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Cross-channel attribution has been a tough nut to crack for marketers, who hoped digital media would bring them a more trackable, more ROI-focused future. And with today’s often-circuitous path to purchase, quantifying the value of mobile marketing and media is complex and difficult. But it's not impossible, according to a new eMarketer report, “The Mobile Attribution Gap: Five Missing Links in Mobile That Make Attribution Harder.”
A March 2015 study by Econsultancy in association with Adobe indicates that a large number of global marketers and agencies are stuck, with many not measuring the performance of their mobile marketing and media campaigns, let alone tackling attribution. The report found that 49% of the client-side marketers and 53% of agency executives polled said they did not measure mobile user engagement and mobile return on investment (ROI) at all.
Other research shows that the limited ability to track mobile ROI is holding many marketers back from increasing their mobile budgets. Seventy-nine percent of the US marketers polled in April 2015 by Millward Brown Digital said they would spend more on mobile marketing if their ability to track ROI improved.
"The way people transition between devices and mediums really puts a strain [on resources]," said Gabriella Weinstein, senior mobile product marketing manager for fashion retailer Rue La La. "We've done some internal analysis that shows consumers have to see something four times before they take action on it. So what does that mean in the paid media world? What does that mean outside of it? And how do we value each one of those engagements? It's just increasingly difficult [to answer these questions]."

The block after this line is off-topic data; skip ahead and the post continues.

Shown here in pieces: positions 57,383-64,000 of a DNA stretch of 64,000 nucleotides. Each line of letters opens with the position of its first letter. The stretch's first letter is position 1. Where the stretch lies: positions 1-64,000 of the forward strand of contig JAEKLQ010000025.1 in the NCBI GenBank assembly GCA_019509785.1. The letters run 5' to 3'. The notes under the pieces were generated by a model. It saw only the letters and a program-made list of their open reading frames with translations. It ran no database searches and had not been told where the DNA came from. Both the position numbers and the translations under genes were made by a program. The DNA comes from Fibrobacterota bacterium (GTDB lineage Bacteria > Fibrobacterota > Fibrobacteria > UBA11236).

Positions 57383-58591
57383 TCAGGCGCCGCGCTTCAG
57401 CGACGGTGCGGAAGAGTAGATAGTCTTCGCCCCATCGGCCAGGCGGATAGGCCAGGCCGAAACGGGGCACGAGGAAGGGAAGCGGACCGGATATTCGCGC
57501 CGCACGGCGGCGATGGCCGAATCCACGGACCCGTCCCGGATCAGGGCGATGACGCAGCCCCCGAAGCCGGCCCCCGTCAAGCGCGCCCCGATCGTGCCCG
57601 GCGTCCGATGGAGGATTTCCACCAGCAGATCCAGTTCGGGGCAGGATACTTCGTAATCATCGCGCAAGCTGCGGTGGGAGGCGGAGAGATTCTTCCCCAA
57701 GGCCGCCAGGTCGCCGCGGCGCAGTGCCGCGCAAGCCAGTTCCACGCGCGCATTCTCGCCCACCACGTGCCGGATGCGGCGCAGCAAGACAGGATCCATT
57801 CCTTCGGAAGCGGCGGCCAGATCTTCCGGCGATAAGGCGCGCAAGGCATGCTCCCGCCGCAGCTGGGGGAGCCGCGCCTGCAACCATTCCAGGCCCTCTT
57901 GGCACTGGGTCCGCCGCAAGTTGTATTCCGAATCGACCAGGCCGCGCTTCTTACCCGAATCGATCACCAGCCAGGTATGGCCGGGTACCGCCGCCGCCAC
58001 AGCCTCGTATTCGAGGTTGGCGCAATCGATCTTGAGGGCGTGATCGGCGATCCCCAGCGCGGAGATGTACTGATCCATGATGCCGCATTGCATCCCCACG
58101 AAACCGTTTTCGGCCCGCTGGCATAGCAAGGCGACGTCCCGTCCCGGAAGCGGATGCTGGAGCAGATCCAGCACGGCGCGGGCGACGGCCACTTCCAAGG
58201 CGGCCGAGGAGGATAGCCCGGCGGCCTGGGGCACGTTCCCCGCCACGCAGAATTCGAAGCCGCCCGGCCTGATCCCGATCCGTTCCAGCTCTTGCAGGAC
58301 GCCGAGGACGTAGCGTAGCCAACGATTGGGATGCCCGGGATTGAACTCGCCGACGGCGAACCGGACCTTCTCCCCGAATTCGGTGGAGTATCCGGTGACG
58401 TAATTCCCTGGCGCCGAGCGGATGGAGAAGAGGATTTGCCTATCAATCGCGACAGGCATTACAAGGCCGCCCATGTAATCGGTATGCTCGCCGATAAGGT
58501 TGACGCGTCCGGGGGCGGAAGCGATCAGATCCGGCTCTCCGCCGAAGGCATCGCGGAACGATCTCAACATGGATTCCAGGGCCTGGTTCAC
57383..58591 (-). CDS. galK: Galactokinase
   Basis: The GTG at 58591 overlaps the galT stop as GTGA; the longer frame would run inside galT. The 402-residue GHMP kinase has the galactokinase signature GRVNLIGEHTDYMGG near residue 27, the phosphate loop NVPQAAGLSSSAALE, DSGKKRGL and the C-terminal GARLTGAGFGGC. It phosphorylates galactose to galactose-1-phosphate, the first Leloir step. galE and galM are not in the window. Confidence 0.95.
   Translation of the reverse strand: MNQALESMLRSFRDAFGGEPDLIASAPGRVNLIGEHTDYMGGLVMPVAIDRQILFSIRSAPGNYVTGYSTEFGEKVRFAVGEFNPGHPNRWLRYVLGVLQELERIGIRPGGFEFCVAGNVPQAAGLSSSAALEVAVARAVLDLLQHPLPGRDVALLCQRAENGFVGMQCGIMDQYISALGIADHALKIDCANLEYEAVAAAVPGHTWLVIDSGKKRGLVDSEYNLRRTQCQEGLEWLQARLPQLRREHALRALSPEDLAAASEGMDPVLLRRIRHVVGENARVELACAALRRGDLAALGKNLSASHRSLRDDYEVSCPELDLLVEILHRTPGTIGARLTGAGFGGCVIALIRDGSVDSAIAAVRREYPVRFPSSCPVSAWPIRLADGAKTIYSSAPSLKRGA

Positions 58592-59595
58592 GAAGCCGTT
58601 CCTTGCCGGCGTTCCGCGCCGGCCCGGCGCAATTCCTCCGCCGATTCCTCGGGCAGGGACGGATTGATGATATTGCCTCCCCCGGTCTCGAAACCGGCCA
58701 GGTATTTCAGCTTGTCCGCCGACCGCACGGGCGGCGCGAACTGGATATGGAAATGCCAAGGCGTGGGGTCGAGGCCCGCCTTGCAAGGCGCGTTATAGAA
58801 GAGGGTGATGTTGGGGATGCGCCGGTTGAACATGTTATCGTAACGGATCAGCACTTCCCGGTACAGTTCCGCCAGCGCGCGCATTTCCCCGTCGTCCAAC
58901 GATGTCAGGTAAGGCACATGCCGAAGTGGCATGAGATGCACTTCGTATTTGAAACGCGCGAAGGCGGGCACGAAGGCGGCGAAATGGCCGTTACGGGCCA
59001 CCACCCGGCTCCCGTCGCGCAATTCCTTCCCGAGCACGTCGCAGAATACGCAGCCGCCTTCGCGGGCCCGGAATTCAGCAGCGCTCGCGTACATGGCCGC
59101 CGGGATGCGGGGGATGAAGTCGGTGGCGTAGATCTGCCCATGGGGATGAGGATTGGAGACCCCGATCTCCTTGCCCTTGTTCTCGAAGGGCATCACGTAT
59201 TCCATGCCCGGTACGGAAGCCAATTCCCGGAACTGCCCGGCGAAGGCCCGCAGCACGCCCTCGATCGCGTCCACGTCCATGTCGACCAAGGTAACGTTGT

The pitfall to avoid is believing there is a perfect methodology, tool or answer. "When you start going down the attribution route, you can end up in analysis paralysis," said Visual IQ's Phil Gross, vice president of product management. "Marketers can get so wrapped around the axle of 'Is the model perfect?' that they're afraid to make a decision or change the way that they market. And that's definitely a trap, because no model is perfect."
The best way to approach attribution, Gross added, is to think of it as increasing the focus on a camera. "If you're completely blurred and out of focus now, any move towards better focus is going to give you better results," he said.
eMarketer corporate subscription clients can view the full report here.
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